While this is an unavoidable divide in any Club between its premier and other teams, in many ways this posed a unique challenge to the Falcons who are first and foremost a community club, in rare space, also fielding an elite team. While other VFL teams have the resources of men’s clubs behind them, Darebin, quite uniquely has behind them its community Club – a mighty force of over 700 playing girls and women across the club’s four sports.
Back at the Nest the Falcons’ senior teams were adapting to the changing landscape of elite women’s football. The senior players who had enjoyed many years and success and camaraderie had dramatically changed, with 14 players being drafted to AFL clubs. There was also another gap left in the team with the departure of coach Jane Lange. It was time for the Falcons to rebuild. Steph Simpson, VFLW captain and veteran Falcon of 11 years speaks openly about the challenges face. “It was a challenging period for the team, but we were fortunate enough to have built such a strong culture and we had to resilience and passion to keep going. We still had a lot of strong players in the squad, and some very exciting talent coming through our youth programs. We are very proud to be the only women’s club in the VFLW and will do everything we can to keep our place in the competition” Leaders like Simpson stepped in and stepped up to pass from player to player the Falcons Way, the Falcons revered culture that made the Club the place where all members wanted to belong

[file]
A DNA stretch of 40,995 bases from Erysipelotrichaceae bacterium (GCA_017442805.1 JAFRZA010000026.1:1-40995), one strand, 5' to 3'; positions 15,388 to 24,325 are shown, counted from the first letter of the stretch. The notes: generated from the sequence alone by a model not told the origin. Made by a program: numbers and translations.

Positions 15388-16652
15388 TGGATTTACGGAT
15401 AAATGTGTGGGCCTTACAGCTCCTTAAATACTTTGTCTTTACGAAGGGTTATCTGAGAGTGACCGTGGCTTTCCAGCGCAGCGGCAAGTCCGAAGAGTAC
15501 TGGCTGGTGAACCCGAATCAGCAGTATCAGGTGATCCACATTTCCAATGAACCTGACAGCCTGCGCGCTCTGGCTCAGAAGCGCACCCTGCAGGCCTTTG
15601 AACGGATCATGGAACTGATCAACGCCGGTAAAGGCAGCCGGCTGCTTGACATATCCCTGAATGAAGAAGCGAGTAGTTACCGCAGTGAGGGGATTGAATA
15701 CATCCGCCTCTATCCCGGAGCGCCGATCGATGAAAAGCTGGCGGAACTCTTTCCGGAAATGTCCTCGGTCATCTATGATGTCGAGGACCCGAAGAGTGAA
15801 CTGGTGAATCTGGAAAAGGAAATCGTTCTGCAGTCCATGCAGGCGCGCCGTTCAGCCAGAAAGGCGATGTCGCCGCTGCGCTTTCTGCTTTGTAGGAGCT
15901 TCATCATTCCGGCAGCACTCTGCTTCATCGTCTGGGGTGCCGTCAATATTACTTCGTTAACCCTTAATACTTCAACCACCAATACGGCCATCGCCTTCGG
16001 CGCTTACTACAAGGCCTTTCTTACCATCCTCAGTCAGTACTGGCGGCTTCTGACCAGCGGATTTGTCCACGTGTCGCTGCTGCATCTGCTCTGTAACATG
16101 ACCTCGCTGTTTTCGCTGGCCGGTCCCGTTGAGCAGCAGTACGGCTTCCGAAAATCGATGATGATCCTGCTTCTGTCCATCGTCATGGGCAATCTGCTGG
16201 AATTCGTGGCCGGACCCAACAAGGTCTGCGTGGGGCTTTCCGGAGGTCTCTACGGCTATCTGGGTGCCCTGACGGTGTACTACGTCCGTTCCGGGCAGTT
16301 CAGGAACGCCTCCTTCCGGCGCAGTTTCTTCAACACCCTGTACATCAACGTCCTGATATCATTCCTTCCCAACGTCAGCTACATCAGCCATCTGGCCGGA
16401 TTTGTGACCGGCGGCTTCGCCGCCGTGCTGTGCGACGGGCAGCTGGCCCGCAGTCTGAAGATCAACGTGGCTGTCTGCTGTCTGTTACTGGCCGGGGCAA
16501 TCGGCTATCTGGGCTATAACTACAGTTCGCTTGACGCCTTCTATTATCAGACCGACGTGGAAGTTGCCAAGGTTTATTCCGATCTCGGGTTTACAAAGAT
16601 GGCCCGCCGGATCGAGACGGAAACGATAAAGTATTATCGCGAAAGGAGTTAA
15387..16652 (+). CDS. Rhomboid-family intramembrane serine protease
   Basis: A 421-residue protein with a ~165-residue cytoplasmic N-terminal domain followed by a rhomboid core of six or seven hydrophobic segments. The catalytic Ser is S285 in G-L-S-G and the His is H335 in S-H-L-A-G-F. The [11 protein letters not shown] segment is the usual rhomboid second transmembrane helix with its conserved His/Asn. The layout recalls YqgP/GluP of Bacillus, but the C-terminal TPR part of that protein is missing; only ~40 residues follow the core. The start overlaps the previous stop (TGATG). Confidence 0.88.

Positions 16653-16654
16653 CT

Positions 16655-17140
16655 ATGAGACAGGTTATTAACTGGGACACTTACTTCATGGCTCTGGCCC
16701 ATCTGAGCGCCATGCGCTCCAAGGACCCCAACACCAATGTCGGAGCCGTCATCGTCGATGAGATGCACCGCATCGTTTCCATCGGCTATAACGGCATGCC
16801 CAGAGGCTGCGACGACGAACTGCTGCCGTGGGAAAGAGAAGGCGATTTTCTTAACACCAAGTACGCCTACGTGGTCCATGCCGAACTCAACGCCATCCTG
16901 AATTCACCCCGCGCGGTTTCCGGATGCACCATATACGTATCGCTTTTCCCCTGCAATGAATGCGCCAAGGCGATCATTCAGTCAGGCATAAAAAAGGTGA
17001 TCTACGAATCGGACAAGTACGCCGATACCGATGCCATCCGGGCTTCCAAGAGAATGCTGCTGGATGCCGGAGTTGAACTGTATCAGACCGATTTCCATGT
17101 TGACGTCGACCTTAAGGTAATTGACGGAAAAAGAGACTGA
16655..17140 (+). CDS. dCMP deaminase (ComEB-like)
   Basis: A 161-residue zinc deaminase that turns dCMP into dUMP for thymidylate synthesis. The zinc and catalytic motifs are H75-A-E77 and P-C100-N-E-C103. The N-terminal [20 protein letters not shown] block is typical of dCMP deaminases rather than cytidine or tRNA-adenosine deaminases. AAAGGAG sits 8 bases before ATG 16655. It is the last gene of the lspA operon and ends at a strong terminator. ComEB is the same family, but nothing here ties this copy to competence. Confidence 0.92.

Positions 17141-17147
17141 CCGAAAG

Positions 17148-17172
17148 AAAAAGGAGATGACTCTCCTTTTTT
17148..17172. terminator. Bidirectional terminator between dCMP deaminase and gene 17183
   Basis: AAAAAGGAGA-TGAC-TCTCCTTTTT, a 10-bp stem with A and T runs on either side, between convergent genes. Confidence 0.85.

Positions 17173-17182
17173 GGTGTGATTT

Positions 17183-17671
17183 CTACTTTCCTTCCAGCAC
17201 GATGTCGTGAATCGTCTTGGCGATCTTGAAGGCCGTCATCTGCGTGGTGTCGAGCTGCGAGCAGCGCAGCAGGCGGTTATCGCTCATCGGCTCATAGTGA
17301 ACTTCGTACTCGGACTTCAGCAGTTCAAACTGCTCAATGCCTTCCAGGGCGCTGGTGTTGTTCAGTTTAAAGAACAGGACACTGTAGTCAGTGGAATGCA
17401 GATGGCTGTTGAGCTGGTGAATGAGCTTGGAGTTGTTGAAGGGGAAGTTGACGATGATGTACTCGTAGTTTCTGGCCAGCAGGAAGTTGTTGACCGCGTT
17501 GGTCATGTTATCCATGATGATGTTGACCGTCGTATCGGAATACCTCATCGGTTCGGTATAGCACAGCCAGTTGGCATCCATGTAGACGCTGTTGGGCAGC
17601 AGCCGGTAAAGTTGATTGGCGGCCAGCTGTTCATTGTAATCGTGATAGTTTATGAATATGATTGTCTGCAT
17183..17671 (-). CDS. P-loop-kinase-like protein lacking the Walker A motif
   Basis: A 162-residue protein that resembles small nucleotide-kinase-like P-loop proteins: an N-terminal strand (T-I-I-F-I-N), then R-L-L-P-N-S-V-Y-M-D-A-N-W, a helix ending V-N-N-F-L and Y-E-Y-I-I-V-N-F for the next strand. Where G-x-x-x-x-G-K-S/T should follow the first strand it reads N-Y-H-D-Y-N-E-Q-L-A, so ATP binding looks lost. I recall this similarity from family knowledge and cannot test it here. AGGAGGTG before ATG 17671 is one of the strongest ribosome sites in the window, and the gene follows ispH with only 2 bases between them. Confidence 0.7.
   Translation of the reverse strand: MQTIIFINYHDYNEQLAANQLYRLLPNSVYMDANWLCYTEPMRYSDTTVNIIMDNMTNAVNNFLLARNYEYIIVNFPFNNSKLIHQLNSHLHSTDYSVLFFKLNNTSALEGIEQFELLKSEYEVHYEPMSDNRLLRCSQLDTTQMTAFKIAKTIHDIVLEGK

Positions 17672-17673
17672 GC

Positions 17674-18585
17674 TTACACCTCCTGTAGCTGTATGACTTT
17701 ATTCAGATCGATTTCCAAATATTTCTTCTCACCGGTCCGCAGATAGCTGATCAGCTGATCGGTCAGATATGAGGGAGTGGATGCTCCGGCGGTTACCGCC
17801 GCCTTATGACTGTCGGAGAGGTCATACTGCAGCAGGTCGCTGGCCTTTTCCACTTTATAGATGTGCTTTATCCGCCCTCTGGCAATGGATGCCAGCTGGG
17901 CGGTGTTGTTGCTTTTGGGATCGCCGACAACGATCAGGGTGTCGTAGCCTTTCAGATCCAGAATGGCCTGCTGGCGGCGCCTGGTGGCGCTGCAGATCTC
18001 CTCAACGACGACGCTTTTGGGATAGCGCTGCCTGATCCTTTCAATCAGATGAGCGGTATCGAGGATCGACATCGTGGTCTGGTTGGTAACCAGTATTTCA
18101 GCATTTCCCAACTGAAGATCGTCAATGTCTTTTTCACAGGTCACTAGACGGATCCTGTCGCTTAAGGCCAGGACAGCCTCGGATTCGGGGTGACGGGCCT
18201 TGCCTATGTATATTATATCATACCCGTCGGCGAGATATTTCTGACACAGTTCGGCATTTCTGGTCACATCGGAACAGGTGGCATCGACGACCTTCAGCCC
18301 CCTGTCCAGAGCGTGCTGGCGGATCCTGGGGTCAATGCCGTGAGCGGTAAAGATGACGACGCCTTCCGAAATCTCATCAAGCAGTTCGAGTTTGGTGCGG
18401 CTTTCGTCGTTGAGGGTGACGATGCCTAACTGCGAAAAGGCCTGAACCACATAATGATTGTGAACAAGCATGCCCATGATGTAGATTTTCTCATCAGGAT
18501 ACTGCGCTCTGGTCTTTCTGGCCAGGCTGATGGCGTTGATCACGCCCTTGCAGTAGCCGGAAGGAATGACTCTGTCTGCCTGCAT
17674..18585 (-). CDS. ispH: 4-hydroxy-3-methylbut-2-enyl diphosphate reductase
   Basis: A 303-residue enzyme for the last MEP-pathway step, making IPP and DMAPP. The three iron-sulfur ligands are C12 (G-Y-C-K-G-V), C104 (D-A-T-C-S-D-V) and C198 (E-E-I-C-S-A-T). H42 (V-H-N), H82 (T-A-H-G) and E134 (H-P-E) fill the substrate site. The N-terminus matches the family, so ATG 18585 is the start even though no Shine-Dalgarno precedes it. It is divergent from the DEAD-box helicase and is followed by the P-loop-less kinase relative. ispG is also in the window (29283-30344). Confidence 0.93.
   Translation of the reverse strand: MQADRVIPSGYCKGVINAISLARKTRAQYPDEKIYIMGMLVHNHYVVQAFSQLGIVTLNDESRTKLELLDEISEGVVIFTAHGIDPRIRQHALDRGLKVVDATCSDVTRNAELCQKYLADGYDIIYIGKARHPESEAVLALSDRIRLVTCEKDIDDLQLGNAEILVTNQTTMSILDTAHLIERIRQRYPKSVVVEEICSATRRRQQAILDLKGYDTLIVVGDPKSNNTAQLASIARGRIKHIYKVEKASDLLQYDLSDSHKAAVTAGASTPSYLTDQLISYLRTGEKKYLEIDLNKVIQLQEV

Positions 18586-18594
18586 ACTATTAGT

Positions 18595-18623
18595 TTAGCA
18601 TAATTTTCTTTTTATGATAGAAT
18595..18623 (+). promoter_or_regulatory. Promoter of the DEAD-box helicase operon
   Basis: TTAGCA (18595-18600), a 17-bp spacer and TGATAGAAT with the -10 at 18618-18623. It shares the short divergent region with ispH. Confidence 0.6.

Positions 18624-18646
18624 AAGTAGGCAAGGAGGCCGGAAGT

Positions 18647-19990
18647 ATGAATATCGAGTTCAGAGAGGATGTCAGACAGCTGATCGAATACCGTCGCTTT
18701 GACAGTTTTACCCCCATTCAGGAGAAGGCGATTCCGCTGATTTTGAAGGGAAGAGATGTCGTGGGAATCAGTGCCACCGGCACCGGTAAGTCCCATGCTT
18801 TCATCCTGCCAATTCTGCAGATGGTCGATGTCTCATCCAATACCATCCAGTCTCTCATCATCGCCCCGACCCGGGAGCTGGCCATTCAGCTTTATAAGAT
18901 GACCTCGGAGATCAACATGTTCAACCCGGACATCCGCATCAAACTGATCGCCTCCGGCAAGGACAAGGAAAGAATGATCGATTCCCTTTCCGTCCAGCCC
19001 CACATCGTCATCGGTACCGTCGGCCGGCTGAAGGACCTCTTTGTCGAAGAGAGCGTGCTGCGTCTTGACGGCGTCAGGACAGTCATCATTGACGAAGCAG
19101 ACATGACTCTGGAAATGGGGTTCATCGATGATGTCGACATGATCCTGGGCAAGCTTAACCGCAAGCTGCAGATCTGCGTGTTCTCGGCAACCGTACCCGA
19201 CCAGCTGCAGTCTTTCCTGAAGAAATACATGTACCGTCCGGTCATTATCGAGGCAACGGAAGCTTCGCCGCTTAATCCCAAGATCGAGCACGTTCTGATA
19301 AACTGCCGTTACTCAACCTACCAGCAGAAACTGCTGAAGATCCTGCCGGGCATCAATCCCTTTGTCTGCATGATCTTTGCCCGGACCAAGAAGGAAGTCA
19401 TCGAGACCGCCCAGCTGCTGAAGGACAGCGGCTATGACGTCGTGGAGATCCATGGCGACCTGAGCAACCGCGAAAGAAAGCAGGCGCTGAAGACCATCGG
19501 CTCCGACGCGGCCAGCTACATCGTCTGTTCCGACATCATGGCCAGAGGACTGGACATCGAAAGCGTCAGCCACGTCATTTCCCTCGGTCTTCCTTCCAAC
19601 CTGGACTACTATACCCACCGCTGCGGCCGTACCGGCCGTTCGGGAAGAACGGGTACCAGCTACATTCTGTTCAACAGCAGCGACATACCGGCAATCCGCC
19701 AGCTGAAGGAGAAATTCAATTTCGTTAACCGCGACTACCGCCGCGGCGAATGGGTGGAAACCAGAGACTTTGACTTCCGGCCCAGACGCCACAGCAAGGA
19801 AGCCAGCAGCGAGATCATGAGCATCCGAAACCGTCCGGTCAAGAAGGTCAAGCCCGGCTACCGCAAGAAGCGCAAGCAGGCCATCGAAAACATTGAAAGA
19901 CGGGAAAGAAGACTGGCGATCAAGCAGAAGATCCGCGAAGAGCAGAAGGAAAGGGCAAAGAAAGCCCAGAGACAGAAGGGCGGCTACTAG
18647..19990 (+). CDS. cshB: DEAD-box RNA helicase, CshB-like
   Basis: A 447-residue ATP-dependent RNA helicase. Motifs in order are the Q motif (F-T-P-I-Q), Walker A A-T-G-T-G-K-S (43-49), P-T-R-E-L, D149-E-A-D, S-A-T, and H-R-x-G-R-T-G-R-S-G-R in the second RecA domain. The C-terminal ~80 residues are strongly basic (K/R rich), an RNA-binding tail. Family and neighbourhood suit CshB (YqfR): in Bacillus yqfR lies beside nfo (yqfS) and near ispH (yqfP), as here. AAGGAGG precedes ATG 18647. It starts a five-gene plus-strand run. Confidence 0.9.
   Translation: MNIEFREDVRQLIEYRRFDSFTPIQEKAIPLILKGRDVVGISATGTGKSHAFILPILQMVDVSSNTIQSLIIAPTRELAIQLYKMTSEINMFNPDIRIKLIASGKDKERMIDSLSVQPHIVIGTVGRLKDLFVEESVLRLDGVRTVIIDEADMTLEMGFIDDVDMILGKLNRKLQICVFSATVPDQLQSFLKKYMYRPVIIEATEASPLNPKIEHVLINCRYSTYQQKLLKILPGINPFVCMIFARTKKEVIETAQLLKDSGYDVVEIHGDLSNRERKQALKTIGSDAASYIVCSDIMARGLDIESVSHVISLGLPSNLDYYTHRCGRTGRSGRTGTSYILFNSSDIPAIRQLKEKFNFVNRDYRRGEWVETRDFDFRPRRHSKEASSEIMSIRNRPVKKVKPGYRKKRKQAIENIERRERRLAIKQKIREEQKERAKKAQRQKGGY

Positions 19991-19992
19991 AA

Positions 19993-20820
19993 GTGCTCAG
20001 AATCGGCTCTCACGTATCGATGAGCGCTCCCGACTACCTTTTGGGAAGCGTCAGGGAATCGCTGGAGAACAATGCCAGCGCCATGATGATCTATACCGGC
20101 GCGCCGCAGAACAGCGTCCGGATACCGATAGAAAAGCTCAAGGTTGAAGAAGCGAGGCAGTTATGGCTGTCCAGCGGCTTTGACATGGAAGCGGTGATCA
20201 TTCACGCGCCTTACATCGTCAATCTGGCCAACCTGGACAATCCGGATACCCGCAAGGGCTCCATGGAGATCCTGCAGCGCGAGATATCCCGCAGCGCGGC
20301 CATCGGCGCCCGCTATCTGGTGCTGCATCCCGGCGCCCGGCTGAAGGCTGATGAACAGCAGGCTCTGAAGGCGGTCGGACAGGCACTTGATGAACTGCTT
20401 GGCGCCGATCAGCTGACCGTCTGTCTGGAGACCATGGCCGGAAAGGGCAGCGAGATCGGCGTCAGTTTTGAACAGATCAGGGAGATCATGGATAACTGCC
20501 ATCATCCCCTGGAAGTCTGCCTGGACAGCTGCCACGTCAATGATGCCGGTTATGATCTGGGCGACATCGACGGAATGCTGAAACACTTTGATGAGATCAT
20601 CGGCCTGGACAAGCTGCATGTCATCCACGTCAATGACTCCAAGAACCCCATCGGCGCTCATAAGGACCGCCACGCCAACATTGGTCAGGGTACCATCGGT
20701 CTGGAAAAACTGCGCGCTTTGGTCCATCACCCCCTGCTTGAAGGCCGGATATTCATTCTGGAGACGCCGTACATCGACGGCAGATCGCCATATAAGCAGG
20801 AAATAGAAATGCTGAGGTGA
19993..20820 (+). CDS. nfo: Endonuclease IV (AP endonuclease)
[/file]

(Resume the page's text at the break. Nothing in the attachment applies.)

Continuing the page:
The COVID cancellation of all sport in what should have been the year of celebration of the club’s 30th anniversary posed a further challenge. Despite this the Falcons culture continued to grow, supported by the bonds between members and online support through Facebook Falcons Family private group, and the other COVID year development of the Strong Girls Work in Progress, a series of on line resources to inspire girls and women to be their best selves, produced by Darcy Vescio and featuring among others Aasta O’Connor and Jess Dal Pos.
For all this, perhaps the greatest shot in the arm for Falcons culture and their living traditions were the return to the Nest of an early generation of Falcons leaders, with the formation of our inaugural Masters team in 2019.